If you’re adventurous and you want to learn to distinguish between couch #1 and couch #2 (i.e. 2 meters apart), it is the most robust when you switch locations and train in turn. E.g. first in Spot A, then in Spot B then start again with A. Doing this in spot A, then spot B and then immediately using “predict” will yield spot B as an answer usually. No worries, the effect of this temporal overfitting disappears over time. And, in fact, this is only a real concern for the very short distances. Just take a sample after some time in both locations and it should become very robust.
Hamza Tahir on HackerNoon:
By now, chances are you’ve read the famous paper about hidden technical debt by Sculley et al. from 2015. As a field, we have accepted that the actual share of Machine Learning is only a fraction of the work going into successful ML projects. The resulting complexity, especially in the transition to “live” environments, lead to large amounts of failed ML projects never reaching production.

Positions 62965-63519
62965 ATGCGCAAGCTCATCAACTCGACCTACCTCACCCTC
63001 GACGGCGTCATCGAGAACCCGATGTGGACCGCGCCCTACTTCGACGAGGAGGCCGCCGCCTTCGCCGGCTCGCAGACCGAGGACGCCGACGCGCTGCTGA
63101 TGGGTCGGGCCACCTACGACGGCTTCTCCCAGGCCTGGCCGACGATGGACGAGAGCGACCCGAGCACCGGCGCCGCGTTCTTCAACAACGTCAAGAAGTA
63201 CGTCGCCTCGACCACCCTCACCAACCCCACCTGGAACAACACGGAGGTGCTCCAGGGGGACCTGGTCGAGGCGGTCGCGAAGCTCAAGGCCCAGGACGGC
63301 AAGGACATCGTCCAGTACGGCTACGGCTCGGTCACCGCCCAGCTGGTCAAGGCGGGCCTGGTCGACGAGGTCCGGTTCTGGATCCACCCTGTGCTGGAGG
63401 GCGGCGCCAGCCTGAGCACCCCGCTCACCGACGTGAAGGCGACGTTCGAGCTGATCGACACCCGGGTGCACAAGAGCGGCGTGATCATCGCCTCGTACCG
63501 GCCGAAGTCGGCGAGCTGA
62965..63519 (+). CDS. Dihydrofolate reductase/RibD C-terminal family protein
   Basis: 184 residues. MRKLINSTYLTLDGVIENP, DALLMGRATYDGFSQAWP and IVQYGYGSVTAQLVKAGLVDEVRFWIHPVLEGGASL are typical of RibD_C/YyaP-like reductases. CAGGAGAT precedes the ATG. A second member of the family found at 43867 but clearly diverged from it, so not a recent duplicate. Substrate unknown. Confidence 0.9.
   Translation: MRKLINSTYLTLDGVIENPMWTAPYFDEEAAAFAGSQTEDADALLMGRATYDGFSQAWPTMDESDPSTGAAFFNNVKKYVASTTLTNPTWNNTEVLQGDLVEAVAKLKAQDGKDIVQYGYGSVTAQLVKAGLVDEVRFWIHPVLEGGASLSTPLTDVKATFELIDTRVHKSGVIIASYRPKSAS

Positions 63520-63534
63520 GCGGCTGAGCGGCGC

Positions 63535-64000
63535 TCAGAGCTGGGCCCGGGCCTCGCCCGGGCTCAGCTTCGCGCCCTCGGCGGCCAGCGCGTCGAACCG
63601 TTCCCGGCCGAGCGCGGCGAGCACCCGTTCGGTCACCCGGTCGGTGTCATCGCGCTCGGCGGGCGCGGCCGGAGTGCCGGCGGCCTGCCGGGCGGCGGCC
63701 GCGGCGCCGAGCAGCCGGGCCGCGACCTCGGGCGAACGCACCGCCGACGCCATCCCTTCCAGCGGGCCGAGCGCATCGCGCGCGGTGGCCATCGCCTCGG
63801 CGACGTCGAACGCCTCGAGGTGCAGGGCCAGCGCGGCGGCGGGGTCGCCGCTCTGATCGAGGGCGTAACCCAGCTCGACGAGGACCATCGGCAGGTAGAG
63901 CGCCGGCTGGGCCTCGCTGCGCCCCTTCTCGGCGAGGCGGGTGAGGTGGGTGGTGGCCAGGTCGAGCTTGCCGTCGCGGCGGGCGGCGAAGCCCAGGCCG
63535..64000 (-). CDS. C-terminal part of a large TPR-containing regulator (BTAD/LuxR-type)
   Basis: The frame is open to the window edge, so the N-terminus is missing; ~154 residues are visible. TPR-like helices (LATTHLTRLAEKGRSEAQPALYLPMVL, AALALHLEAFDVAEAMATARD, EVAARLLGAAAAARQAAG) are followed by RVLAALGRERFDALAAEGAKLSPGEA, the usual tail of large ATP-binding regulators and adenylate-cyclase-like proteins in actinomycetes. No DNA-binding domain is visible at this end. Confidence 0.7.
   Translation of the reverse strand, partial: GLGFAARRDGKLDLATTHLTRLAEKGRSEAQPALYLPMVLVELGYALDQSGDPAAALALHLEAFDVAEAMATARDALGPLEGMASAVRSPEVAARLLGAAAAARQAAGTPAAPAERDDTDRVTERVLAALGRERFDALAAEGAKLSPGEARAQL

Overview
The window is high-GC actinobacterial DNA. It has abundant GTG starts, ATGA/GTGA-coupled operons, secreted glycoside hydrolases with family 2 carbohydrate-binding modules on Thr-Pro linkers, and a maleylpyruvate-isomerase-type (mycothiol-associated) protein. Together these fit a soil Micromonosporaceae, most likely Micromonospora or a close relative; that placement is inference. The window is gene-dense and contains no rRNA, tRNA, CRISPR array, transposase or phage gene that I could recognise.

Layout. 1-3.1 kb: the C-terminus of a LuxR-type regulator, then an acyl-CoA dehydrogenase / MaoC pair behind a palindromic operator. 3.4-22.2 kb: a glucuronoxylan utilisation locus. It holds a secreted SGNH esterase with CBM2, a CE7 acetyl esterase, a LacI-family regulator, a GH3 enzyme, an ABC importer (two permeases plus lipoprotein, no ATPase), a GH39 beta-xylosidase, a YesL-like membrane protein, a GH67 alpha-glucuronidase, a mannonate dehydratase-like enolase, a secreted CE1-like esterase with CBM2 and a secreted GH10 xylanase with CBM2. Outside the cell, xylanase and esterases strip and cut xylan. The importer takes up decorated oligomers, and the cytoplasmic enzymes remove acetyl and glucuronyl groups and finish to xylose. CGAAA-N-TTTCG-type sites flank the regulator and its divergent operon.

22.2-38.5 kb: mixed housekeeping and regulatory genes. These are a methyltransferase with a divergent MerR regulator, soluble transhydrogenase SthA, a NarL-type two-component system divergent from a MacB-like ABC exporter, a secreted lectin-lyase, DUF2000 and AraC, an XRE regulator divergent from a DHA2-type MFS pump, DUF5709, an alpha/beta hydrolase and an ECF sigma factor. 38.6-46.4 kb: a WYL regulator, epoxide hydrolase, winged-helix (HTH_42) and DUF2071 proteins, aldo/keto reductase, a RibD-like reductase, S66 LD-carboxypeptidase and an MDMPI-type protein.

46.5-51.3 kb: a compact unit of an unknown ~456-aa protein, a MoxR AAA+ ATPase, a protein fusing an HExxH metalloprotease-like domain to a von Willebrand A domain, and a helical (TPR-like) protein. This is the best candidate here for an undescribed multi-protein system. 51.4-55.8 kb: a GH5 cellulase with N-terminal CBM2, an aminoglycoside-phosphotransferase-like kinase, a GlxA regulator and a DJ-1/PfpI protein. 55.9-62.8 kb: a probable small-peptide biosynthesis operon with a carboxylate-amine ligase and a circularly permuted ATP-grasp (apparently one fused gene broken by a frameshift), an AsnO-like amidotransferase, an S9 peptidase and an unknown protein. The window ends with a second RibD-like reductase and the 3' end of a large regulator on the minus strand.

This is an exciting development that brings Elixir into areas it hasn’t been used before. We also talk about what this means for Elixir and the community going forward. A must listen!
Queue up this episode and/or stay tuned for an upcoming episode of The Changelog where we’ll sit down with José after his LambdaDays demo to unpack things even more.
This piece by Mark Saroufim on the state of ML starts pretty salty:
Graduate Student Descent is one of the most reliable ways of getting state of the art performance in Machine Learning today and it’s also a fully parallelizable over as many graduate students or employees your lab has. Armed with Graduate Student Descent you are more likely to get published or promoted than if you took on uncertain projects.
BERT engineer is now a full time job. Qualifications include: